Recognize there are social aspects of alcohol that may seem positive to your student. Networking, socializing, and bonding with friends are perceived to be positive aspects of consuming alcohol. Recognize that many students find it easier to follow the crowd and the majority of students do drink at some point in college. Recognize that telling your student to just say no might not work.
Relate as best you can and try to remember when you were 18. Remind your student that you do understand. If comfortable, share personal stories of positive ways to consume and negative ways to consume. Be clear in your purpose of sharing and explain that you had to make the same choices once too but be careful to avoid glamorizing your “glory days of college.” Instead, invite a discussion about you how want your student to enjoy college in a constructive way, without the negative effects of high risk alcohol use. Be a positive role model and if drinking, consume responsibly.
Responsibility is now in the hands of your student. Discuss the privileges and the consequences that come with that responsibility. Be specific about your expectations. Be honest about what you will do if an alcohol or drug violation occurs and then follow through. Your Students must learn to make choices on their own and deal with the consequences on their own.
Timing is Key
- After Orientation: Ask your student directly what he or she learned during the alcohol and drug presentation or ask what stood out during the two days on campus.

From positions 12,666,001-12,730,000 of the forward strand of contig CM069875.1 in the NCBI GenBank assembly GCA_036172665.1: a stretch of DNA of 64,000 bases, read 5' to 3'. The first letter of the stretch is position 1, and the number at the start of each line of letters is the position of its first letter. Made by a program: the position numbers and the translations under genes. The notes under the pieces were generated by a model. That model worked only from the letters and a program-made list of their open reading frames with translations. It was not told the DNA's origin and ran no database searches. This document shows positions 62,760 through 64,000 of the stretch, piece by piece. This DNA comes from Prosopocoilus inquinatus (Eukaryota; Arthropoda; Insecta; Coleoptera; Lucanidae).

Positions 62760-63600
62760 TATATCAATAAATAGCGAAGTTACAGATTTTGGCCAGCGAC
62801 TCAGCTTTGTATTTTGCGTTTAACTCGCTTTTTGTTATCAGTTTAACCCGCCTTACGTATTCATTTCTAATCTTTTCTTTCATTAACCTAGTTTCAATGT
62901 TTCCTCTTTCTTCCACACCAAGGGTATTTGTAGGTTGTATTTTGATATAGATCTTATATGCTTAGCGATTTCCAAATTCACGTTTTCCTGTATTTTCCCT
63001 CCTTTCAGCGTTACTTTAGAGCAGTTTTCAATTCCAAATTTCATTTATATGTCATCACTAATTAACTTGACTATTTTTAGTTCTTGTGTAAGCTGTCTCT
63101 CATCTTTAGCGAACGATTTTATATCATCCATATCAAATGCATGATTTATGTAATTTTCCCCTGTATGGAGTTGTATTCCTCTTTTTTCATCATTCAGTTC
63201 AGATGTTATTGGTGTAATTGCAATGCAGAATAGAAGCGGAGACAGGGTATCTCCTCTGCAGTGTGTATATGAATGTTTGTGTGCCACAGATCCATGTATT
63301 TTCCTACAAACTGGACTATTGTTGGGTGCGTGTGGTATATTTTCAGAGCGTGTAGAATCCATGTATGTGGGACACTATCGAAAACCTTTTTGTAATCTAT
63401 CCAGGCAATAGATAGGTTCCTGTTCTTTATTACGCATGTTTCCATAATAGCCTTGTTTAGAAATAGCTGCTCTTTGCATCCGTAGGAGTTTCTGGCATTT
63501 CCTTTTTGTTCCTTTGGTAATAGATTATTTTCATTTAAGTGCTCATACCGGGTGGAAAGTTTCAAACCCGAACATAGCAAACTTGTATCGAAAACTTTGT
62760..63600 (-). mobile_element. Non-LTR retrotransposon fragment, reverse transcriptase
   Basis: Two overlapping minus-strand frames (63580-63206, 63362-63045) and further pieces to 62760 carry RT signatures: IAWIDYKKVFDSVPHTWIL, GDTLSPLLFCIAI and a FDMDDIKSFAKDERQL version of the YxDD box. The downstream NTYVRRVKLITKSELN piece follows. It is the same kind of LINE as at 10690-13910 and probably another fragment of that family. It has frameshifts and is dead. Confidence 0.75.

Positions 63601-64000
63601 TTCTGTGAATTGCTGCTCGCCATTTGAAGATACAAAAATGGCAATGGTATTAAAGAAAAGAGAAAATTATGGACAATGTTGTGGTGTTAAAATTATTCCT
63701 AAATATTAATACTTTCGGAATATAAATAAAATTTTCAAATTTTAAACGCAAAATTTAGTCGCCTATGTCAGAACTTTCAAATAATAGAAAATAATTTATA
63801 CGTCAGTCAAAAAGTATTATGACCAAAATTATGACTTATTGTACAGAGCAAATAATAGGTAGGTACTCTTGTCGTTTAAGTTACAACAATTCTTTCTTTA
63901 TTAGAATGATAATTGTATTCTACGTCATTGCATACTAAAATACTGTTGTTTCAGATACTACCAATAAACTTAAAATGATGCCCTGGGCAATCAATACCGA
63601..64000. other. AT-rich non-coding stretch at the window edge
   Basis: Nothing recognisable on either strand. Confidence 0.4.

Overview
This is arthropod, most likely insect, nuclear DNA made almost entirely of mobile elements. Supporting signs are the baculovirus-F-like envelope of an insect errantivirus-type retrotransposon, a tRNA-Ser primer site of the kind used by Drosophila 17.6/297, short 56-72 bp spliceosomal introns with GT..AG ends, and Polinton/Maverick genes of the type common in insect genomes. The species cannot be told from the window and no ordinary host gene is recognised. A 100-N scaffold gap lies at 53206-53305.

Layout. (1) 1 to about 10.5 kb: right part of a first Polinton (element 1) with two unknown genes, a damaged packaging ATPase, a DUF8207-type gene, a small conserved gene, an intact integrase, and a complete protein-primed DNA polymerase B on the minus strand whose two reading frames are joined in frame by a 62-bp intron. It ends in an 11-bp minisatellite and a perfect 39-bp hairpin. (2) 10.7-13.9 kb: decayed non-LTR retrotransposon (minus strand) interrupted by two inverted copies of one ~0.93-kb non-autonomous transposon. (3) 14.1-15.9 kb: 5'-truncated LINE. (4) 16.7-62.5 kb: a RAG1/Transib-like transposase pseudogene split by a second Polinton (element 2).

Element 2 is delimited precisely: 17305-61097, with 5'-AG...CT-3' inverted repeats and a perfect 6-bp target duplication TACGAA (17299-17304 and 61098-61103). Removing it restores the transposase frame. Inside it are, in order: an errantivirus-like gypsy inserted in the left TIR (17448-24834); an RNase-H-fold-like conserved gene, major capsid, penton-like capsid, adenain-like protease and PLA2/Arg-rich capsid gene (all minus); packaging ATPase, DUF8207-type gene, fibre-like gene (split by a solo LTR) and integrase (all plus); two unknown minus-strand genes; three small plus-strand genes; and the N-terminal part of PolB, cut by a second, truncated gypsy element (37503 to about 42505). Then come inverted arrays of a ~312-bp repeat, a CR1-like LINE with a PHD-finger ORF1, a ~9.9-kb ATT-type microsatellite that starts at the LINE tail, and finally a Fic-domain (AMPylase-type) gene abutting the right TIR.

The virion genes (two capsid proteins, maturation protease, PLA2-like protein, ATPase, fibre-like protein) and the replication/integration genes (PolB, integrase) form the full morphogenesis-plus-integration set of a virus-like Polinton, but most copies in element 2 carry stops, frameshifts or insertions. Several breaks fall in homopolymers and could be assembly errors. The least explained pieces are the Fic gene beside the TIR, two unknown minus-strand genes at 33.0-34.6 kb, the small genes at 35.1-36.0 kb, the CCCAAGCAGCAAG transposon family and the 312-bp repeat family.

- Join Forces: Utilize the people in your life who also have a connection to your student: coaches, aunts/uncles, older siblings/cousins, friends.
- Mornings: Once your student heads to school, feel free to call early on a Friday, Saturday, or Sunday morning. You will hear it in your student's voice if he or she had a late night and it can be a point of discussion.
- First Six Weeks of School: During this time, first year students are most at risk for a variety of things including alcohol abuse and sexual assault. Connect with your student often during this critical time of transition and keep the lines of communication open. Ask questions about what he or she is experiencing on campus. Ask how your student is getting involved in campus life.
Information is Critical
- Knowledge: Learn what you can about alcohol and other drug issues and share this knowledge with your student. Be factual and straightforward—correct misperceptions. Review the Ball State policies and Indiana laws and share these with your student.
- History: A family history of addiction is an important issue to discuss with your student. While the interplay between genetics and environment is not entirely clear, if there is a family history of any addiction, there is a higher risk for abusing alcohol.
- Mental Health: If your student struggles with mental health issues, alcohol abuse can worsen or create new symptoms. Be open about this and seek advice from your doctor.
- No Lecture: When talking with your student about anything, avoid scare tactics and lectures. Be open, supportive and focus the discussion around the reality.